When author David Eagleman thinks about the afterlife, he sees endless possibilities. In his book, Sum: Forty Tales From the Afterlives, he imagines a variety of scenarios.I heard Eagleman interviewed on NPR today. I've wanted to do a similar project because so much thinking about religion is reductive and unimaginative.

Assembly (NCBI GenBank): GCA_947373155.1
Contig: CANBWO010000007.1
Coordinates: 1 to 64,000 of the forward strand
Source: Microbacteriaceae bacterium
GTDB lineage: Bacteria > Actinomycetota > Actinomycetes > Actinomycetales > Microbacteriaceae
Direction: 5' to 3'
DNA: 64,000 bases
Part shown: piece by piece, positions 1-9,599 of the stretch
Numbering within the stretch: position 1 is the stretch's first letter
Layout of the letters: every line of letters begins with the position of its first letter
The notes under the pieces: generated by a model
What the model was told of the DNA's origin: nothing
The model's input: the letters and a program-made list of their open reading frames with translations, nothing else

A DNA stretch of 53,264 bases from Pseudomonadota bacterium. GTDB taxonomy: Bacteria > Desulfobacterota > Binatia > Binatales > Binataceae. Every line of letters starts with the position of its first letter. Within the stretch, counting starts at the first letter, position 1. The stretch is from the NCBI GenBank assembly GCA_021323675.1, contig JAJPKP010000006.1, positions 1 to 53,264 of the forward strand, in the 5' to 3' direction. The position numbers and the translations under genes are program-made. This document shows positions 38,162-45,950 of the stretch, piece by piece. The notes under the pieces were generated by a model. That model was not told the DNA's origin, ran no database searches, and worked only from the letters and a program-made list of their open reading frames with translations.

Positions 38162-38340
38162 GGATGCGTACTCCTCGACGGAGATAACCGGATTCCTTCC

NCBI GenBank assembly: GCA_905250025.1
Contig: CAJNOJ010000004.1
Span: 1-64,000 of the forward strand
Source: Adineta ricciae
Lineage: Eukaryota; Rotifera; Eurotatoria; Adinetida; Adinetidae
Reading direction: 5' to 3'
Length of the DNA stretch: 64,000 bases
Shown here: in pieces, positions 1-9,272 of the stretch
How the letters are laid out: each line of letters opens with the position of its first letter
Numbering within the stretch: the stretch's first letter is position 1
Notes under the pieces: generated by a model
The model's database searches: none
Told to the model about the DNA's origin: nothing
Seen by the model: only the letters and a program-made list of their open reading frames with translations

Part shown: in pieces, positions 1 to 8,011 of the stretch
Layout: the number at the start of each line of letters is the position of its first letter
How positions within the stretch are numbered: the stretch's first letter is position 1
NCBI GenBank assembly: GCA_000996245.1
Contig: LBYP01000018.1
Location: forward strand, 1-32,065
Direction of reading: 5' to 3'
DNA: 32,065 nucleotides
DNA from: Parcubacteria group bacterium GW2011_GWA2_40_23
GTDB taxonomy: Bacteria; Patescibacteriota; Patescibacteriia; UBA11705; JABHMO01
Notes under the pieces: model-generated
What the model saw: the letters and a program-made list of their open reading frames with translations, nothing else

Eagleman's imagined afterlives range from the perfectly mundane — an "infinite airport waiting area" — to the fantastic, like a visit with the "big face" of this universe's creator.
'Afterlives': 40 Stories Of What Follows Death
One of my favorite afterlives he talks about is one in which only bad people get immortality. The idea being that God is so tired of time that he sees temporal existence as a gift and living eternally as a punishment. So God spends eternity with the bad people and the good people get an end.